Dallas Cowboys: The Veteran Backup Quarterback Myth

Oct 4, 2015; New Orleans, LA, USA; New Orleans Saints strong safety Kenny Vaccaro (32) flies over Dallas Cowboys quarterback Brandon Weeden (3) in the first half at Mercedes-Benz Superdome. Mandatory Credit: Chuck Cook-USA TODAY Sports
Oct 4, 2015; New Orleans, LA, USA; New Orleans Saints strong safety Kenny Vaccaro (32) flies over Dallas Cowboys quarterback Brandon Weeden (3) in the first half at Mercedes-Benz Superdome. Mandatory Credit: Chuck Cook-USA TODAY Sports /

How is it – most fans, including Dallas Cowboys Nation – want the best veteran backup quarterback on the depth chart but hope they never play?

The veteran backup quarterback necessity is a myth. Most backup quarterbacks have proven they are no longer able to be a starter in the NFL. Most of them were once labeled as “the next big thing” like a next generation automobile. After a trial run, these backup quarterbacks that were once limited and exclusive are now a dime a dozen. They’re filling up all the used car lots and available at discount prices but usually for a reason.

How does a person get experience if they can’t get an opportunity? It’s the age old question that stalks the nightmares of new college graduates. There are 128 schools with NCAA Division I college football programs. There were 171 schools with NCAA Division II college football programs in 2016.

There are more schools with Division III college football programs and I was just too lazy to count them. How about we just call it 90? The point is – there’s nearly 400 college teams which equals around 800 potential NFL quarterbacks. That’s a nice sized talent pool. Remember our head coach Jason Garrett was an undrafted quarterback from Princeton and I’m not even going to mention the Kurt Warner story.

Of those 800 potential candidates, general managers are thinning the herd for potentially 96 quarterback jobs. That’s two quarterbacks on the roster and one on the practice squad – (32 teams, 3 players = 96). With 800 applicants, we get the same recycled, damaged candidates. Haven’t they already revealed their limits and capabilities? Haven’t they exhausted their potential? To paraphrase the late, great Dennis Green – “He was, who we thought he was!”. No wait, the phrase should probably be – “He’s worse than we thought he was.”

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Let’s use crazy examples: If an architect designed a building that collapsed, would he get trusted to work for another design firm? If a truck driver has multiple accidents on his driving record, would he get hired by another company? If a police officer shoots an unarmed citizen – nevermind, they keep their jobs. The point is that quarterbacks that lose their starting jobs due to poor performance continue to labor in the NFL – with the exception of JaMarcus Russell.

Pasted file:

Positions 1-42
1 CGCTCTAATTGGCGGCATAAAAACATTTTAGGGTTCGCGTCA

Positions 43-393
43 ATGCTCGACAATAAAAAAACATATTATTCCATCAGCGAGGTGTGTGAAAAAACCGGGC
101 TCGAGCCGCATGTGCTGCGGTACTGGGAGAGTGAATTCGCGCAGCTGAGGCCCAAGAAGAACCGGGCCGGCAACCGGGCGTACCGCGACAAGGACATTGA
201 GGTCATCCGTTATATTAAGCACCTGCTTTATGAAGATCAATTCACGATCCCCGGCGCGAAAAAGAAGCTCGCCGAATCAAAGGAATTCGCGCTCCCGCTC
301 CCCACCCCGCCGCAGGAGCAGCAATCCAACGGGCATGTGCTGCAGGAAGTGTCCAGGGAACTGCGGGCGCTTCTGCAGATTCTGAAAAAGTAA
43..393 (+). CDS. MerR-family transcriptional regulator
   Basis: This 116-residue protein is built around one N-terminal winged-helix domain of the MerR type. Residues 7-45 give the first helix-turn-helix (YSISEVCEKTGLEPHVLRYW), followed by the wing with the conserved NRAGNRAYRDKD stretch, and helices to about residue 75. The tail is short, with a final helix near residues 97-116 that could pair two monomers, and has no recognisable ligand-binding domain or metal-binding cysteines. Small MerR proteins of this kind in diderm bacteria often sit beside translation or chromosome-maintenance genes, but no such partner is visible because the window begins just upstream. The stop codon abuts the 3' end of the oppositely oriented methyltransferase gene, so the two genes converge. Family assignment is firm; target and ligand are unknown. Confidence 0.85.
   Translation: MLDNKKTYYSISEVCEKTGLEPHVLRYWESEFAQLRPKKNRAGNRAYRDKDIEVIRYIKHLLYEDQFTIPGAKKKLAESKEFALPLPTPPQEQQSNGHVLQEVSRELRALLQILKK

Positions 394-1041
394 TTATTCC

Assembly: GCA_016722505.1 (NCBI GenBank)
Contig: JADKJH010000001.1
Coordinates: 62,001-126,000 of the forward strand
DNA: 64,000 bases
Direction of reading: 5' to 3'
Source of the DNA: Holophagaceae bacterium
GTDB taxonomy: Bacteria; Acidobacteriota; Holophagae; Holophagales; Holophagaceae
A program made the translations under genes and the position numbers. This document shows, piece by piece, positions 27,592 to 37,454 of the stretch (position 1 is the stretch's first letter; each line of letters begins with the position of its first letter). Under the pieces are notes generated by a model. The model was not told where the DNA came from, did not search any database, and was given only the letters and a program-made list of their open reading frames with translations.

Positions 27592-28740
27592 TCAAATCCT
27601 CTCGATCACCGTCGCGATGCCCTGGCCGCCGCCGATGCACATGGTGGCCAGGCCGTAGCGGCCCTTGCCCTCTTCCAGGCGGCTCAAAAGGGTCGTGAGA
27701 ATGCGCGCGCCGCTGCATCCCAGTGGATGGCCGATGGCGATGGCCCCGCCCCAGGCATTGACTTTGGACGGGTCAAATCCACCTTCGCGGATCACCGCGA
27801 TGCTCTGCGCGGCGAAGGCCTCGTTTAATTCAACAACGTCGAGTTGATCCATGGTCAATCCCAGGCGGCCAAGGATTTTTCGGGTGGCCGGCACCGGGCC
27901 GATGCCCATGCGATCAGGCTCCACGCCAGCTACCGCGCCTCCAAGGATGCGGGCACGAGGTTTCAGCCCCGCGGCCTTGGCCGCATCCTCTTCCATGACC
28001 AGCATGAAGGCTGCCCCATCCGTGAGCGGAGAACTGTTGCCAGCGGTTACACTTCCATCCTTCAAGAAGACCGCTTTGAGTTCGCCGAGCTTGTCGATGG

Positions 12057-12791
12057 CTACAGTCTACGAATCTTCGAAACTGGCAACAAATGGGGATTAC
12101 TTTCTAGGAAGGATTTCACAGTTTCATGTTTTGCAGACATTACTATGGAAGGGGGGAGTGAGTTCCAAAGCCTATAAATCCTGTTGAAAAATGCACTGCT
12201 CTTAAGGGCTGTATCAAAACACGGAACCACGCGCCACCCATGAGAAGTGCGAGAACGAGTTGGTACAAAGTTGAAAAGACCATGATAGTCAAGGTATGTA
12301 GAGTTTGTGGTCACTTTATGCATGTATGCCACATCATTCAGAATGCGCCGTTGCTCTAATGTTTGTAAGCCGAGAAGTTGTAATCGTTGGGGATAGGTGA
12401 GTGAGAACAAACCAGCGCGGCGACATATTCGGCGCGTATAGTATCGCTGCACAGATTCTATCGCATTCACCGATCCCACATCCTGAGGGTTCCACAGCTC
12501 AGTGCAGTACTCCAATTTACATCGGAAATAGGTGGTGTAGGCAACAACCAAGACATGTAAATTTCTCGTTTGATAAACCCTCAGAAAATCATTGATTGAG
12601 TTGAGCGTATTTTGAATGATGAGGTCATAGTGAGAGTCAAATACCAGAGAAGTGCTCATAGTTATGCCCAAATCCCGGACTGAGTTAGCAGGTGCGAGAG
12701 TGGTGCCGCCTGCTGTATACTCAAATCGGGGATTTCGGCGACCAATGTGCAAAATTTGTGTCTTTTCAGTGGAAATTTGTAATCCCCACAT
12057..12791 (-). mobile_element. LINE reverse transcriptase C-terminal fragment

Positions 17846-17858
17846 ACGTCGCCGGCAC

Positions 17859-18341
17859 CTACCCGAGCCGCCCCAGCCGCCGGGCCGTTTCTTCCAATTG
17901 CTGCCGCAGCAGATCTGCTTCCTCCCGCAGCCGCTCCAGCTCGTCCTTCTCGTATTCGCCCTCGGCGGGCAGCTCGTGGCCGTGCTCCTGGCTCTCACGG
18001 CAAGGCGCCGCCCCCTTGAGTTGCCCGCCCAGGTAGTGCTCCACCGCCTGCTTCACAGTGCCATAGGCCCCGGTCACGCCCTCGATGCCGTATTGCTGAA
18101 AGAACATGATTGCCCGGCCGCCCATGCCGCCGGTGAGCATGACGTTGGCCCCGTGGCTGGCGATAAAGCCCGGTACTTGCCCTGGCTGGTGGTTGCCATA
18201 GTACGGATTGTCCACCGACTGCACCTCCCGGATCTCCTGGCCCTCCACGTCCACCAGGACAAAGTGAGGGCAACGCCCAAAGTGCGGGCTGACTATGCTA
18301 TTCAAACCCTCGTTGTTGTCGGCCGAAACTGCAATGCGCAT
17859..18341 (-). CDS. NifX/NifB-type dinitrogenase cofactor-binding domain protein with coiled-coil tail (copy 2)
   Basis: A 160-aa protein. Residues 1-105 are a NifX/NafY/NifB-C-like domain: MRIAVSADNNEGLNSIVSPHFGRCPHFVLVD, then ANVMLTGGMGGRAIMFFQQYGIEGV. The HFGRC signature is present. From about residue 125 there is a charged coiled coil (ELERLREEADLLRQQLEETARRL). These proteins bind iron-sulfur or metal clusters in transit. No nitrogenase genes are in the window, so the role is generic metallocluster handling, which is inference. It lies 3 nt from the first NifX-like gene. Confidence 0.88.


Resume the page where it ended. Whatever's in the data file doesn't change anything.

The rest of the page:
I had an awesome supervisor, Mr. Stanley Craddock who told me he preferred young employees because they could be trained the right way. Of course, the right way was HIS way. His experienced employees knew the core of the job, but had to be retrained to follow procedures. He hated hearing – “This is how we did it at my old job.” I wonder how offensive coordinator Scott Linehan and quarterback coach Wade Wilson feel.

Veteran backup quarterbacks always mention how they need time to learn the terminology and adjusting to the team’s procedures. I think it’s too much. The NFL is a long way from kids drawing plays in the dirt. Learning multiple team verbiage is like mastering multiple foreign languages and instruments – not everyone can do it. Sometimes I is surprised good write English me – See?

How is it – most fans, including Cowboy Nation – wants the best veteran backup quarterback but hope that they never play? Nobody wanted Kyle Orton to come in the game. Nobody wanted Brandon Weeden to play. Nobody wanted Matt Cassel to play. Anybody looking forward to Mark Sanchez getting playing time? Even though the general rule is – “Everybody loves the backup.” – there’s always an exception.

This season, we will rely on Dak Prescott until Tony Romo returns. There’s a reason we enjoy Prescott as our backup / starter. You can see his potential. That’s what we fall in love with – the magical p-word. Yes, I’m still talking about potential – stay focused. I’m not going to say there’s absolutely no potential in Mark Sanchez. But if there is, we have to look very, very, very, very, very, very hard to find it.

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Let’s stop churning these bad quarterbacks. Bring in some unproven young backups that also have the chance to be great? Players with clean mental slates that can learn the right way. Players that have dreamed of wearing – The Star. There’s at least 800 applicants to choose from – one of them is probably bagging groceries right now.


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